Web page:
How to Treat Allergies

Pollen falling from the trees causing seasonal allergies for many.

Everybody around you celebrates when the weather changes and the sun begins to shine. But for you, thanks to the runny nose, sneezing, and watery eyes of your seasonal allergies, it’s not so fun. Here’s the good news, getting back to doing the things you love is a simple matter of treating your allergies.

There are many ways to make seasonal allergies less of a problem. Finding the one that will effectively treat your given symptoms is the trick.


Allergic reactions manifest because your immune system classifies or misidentifies a particular trigger as a threat. A single spec of dust could trigger the same type of reaction in your body as a virus or bacteria when you have allergies.

That’s why simply avoiding contact with your trigger if you can, is sometimes the best way to cope with your allergies. While particular triggers can vary, most people with seasonal allergies are coping with pollen from one plant or another (along with the random fungal spore).

Avoiding pollen can be the simplest way to manage seasonal allergies:

  • Check pollen counts for your area and get an app that sends you alerts when your allergens are high.
  • There are certain times of the year that your particular allergens are at their highest and you should take note of this.
  • Avoid being outdoors when pollen counts are high. At night and in the early morning are high pollen times. So try to keep your windows closed during these periods.
  • Change clothes after you’ve been outside. Every piece of clothing will collect pollen. So it’s smart to switch into something that hasn’t been exposed.
  • Rinsing the pollen off your body and hair in the shower, if you have the time, can also be helpful.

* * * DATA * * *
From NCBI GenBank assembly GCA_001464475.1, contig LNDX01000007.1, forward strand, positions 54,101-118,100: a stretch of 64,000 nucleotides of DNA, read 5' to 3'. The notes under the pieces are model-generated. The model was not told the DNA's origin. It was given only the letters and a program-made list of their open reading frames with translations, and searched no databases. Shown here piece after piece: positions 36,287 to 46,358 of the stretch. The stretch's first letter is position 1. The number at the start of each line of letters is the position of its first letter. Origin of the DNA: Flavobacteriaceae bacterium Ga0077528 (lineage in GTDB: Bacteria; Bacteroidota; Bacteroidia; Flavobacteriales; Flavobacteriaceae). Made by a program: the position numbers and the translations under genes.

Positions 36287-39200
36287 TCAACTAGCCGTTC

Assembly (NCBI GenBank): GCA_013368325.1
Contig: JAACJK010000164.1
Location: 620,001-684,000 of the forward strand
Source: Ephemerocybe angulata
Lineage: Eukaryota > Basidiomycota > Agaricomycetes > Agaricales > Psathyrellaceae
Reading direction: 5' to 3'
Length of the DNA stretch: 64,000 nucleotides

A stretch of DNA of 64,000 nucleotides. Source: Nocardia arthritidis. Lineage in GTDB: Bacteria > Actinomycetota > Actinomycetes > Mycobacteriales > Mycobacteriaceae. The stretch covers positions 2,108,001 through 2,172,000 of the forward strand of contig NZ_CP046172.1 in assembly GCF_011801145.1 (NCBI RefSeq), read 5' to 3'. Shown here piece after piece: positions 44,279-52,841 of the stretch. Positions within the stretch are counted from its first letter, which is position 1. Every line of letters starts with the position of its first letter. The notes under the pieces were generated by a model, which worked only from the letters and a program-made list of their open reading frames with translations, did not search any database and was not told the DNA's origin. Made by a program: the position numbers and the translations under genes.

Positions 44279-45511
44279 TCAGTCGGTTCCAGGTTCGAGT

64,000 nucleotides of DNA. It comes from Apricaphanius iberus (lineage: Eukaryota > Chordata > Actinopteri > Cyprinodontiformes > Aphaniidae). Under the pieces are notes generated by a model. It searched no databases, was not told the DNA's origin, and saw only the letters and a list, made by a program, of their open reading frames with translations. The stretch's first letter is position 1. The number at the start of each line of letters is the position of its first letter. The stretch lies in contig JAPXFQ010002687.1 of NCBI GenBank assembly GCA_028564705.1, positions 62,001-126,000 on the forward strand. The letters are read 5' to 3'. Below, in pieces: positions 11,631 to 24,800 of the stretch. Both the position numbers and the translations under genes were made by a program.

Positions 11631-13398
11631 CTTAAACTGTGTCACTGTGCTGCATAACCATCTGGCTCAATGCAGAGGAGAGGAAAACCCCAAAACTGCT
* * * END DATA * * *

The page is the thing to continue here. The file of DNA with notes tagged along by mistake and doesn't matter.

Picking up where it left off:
• Monitor the weather. You’ll want to get away from windy and dry environments. Rain knocks all the pollen to the ground and breathing will be a lot easier so try to go out just after it rains.
  • Steer clear of landscaping projects like gardening or mowing. In the months when your seasonal allergies are the worst, you’ll want to avoid outdoor chores whenever you can.
  • If you have a solid grasp on what your triggers are, steering clear of them will be less difficult and will have less of an affect on your life. Your triggers can be discovered by getting an allergy screening and we can help you create a treatment strategy.

Indoor Air

Modern homes, though they might be well insulated, aren’t hermetically sealed. Air can flow in and out of your house, and that can expose you to various allergic triggers, including pollen. It can also become an issue if your HVAC develops mold or other allergens. Because of this, keeping your air clean is one of the best ways to prevent and address seasonal allergies.

Shutting your windows while running an air conditioner and using a HEPA filter (or a HEPA filter on your vacuum) are all effective allergy management plans. Make sure that when you buy filters, you pick ones of a high-quality.